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Q: Why is it such a big deal if some authors stretch the definition of authorship?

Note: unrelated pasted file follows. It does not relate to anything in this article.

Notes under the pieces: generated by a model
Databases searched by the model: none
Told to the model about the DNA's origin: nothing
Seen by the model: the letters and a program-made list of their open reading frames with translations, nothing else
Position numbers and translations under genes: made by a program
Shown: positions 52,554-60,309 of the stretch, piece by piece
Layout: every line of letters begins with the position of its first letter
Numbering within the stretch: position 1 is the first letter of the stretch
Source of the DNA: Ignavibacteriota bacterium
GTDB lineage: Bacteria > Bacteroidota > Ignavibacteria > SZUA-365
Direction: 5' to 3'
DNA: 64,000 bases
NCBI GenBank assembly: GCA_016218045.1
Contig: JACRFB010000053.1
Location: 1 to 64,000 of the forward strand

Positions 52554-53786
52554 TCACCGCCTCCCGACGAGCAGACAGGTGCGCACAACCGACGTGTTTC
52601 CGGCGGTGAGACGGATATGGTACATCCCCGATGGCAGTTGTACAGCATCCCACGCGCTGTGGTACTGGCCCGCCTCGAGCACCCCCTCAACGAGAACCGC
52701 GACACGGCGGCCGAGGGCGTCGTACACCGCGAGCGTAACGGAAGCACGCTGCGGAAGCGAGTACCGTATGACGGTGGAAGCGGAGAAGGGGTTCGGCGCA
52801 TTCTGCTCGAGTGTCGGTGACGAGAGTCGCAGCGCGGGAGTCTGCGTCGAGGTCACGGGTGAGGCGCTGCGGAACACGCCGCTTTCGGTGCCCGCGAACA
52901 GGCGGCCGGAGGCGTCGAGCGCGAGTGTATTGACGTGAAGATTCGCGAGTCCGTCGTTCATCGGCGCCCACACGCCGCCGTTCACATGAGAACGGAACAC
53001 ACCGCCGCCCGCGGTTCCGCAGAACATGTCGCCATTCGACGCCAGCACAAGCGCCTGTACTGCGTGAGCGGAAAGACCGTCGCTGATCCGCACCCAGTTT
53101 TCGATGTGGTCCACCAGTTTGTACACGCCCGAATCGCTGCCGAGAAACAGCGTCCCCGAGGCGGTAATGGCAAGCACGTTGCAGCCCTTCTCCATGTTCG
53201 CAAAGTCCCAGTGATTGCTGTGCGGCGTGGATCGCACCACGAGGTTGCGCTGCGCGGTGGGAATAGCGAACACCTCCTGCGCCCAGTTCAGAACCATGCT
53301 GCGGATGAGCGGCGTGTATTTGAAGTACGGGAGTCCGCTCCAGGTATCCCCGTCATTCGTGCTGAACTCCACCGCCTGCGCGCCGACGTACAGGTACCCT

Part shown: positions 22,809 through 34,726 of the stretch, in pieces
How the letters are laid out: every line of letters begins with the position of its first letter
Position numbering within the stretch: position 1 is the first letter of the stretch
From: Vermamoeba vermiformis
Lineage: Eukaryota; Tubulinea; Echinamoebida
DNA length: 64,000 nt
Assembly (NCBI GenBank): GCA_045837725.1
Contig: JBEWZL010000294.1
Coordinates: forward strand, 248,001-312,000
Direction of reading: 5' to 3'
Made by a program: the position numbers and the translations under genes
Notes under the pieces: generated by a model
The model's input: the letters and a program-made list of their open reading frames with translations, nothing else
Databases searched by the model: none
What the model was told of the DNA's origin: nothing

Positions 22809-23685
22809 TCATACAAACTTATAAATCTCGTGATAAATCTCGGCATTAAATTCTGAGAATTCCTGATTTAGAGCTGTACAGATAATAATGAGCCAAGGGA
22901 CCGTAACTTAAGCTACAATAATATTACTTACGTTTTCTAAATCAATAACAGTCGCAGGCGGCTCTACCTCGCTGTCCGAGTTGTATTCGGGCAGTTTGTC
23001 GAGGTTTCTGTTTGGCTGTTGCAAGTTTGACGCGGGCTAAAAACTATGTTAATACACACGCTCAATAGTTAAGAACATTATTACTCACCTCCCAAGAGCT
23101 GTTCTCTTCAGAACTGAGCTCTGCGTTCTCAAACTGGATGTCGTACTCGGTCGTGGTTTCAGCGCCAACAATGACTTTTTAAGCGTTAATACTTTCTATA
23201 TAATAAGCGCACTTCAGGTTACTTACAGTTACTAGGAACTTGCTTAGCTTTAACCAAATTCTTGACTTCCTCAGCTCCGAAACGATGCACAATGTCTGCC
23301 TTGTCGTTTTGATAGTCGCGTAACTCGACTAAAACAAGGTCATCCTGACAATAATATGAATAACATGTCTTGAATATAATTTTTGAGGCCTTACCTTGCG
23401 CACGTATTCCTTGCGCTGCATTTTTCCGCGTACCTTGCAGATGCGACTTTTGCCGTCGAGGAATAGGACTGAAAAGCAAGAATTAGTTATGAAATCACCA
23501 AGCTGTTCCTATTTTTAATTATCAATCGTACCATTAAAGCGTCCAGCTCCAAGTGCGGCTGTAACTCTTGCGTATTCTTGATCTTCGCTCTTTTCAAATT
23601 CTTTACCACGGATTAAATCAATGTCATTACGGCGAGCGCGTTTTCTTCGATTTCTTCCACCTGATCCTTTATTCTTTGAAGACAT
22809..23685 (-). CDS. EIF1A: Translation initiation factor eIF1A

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In the meantime, to ensure continued support, we are displaying the site without styles and Java Script.Their names get embedded in what their center produces.It’s a norm that field has adopted, even though it doesn’t necessarily meet rigorous authorship standards.Obviously, this doesn’t seem to be possible with the type of prolificness we see currently in many disciplines.Q: Do some disciplines have more hyperprolific authors than others?A: About half of the authors we found were in the medical and life sciences. One is that the norms of these disciplines seem to either encourage, or at least condone, adding your name as an author even if you weren’t substantially involved.Another is that some fields like epidemiology collect large amounts of data and dole out their analyses one paper at a time, allowing authors to rack up a large number of publications from a single project. A: I don’t think they are doing so with ill intent.Plus, if you’re offered authorship, will you say no?Some people may even feel offended that you’ve turned them down.Few abided by what are supposed to be strict guidelines for determining who receives authorship credit on a paper, the team reports today in , as well as what he thinks can be done to fix things.This interview has been edited for clarity and length.